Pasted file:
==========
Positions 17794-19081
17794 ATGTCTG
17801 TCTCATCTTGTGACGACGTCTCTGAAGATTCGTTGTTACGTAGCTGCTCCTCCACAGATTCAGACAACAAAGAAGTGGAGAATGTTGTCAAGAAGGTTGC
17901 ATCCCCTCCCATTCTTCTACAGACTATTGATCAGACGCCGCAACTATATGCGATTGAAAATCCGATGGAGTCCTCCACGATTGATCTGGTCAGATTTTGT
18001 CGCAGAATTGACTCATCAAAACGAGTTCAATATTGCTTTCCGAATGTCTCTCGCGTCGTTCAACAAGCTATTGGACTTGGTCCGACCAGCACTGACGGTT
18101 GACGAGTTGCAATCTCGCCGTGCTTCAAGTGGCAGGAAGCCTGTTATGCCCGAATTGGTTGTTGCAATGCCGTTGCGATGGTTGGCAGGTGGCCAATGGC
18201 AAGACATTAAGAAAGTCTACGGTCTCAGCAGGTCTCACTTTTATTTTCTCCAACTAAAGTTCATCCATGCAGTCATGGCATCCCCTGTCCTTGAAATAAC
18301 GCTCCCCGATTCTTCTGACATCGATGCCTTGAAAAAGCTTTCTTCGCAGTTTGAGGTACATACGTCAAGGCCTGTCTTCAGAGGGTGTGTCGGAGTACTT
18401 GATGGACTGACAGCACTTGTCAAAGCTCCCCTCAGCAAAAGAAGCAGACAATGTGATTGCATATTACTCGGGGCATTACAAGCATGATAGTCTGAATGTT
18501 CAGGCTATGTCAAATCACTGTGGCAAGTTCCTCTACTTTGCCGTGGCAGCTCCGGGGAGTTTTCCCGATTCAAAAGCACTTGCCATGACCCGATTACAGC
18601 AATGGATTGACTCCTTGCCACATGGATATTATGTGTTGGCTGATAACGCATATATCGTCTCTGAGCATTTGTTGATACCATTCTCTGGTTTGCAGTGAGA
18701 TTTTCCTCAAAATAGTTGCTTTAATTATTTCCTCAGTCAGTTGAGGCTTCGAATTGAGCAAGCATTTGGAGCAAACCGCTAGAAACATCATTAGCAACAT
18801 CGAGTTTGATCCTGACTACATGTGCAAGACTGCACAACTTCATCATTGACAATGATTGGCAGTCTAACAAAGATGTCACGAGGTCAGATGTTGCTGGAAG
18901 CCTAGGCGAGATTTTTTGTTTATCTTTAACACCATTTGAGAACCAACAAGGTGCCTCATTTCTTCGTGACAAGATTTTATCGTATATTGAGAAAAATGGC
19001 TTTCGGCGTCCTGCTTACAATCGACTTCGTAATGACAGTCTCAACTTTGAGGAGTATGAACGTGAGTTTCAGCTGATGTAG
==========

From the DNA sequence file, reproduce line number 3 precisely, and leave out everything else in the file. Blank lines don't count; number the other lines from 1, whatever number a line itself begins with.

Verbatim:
17801 TCTCATCTTGTGACGACGTCTCTGAAGATTCGTTGTTACGTAGCTGCTCCTCCACAGATTCAGACAACAAAGAAGTGGAGAATGTTGTCAAGAAGGTTGC